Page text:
Areas of Need: OL, EDGE, TE, CB
The Bengals are a year behind the Chiefs, beaten in the Super Bowl after leaving their quarterback horribly exposed. Joe Burrow faced 23 pressures against the Rams – tied for the third most since 2006.
Like the Chiefs, they quickly set about bolstering their offensive line in free agency, though there remains a pressing need at left guard. Ted Karras played there for the New England Patriots last year, but is set to move back to center after Trey Hopkins was cut.
That versatility at least gives the Bengals options at either position depending on how the draft plays out, with their first pick not until the end of the first round (31). In fact, given competition at cornerback, edge and/or tight end could also be sought, the Bengals may be flexible throughout.
Areas of Need: CB, RB
The Bills are the Super Bowl favorites – and with good reason. They were a coin flip away from beating the Chiefs and stood a good chance against the Bengals, which might have quelled some of the optimism in Cincinnati. Buffalo has also added Super Bowl champion Von Miller to a defense that gave up a league-low 4.57 yards per play.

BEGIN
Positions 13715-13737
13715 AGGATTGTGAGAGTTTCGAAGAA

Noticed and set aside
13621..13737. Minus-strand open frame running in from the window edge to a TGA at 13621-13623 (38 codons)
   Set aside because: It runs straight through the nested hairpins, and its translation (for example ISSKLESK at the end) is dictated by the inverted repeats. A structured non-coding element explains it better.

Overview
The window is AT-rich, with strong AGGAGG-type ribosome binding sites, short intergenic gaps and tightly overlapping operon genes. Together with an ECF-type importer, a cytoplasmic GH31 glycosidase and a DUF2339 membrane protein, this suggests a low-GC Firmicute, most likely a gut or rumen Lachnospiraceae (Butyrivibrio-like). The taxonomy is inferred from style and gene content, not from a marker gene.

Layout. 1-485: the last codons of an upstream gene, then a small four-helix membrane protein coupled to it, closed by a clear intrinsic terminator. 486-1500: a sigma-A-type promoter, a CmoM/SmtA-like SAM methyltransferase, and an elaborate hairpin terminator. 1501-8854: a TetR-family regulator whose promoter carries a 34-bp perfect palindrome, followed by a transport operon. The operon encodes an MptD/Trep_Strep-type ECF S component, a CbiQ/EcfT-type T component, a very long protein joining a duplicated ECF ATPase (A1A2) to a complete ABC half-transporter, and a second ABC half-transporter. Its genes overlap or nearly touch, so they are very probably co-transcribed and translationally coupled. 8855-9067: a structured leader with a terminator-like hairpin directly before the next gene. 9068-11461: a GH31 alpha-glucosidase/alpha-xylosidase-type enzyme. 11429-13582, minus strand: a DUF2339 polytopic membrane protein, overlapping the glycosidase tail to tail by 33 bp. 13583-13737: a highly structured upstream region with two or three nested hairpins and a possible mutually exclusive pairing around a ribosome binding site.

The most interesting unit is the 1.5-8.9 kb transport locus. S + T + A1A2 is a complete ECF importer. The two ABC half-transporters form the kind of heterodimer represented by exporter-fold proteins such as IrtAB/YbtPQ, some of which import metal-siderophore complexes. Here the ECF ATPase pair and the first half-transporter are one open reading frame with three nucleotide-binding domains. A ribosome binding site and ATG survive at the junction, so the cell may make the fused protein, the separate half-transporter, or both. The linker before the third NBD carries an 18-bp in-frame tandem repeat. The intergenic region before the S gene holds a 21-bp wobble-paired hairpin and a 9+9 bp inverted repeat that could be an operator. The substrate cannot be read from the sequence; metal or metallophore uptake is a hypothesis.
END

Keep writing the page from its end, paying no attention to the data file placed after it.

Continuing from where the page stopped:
That’s not to say there don’t remain areas for improvement, with cornerback an obvious place to start. Tre’Davious White is returning from an ACL tear and the Bills need a new man opposite him, given the loss of Levi Wallace.
The Bills might also be advised to ease the burden on all-action quarterback Josh Allen with the addition of a reliable running back. Allen ranked third among QBs for rushing yards in 2021 (763), but accounted for 34.5% of his team’s total – far and away the greatest share at his position.
Second on the list was former MVP Lamar Jackson (767 yards, 30.9%), who’s already showing signs of wear and tear as a result of being tasked with running the Baltimore Ravens’ offense.
Los Angeles Chargers
Area of Need: RT
Outside of the Packers, the up-and-coming Chargers perhaps have the most obvious positional need of any contender – right tackle.
Left tackle Rashawn Slater was their first-round pick in 2021 and earned Pro Bowl recognition in his rookie season. Among offensive tackles with 200 or more pass protection snaps, Slater’s stunt-adjusted win percentage of 90.5 ranked third. However, that stood in complete contrast to right tackle Storm Norton, whose 63.0% ranked third from the bottom.
Norton was brought in to play 15 games after a back injury put Bryan Bulaga on injured reserve. Bulaga has now been cut and the Chargers surely cannot run it back with Norton.
The very best offensive tackles in the draft are unlikely to still be available when the Chargers get to work in the middle of the first round, but it’s no surprise to see them widely linked with Northern Iowa’s Trevor Penning.
Graphic design by Matt Sisneros.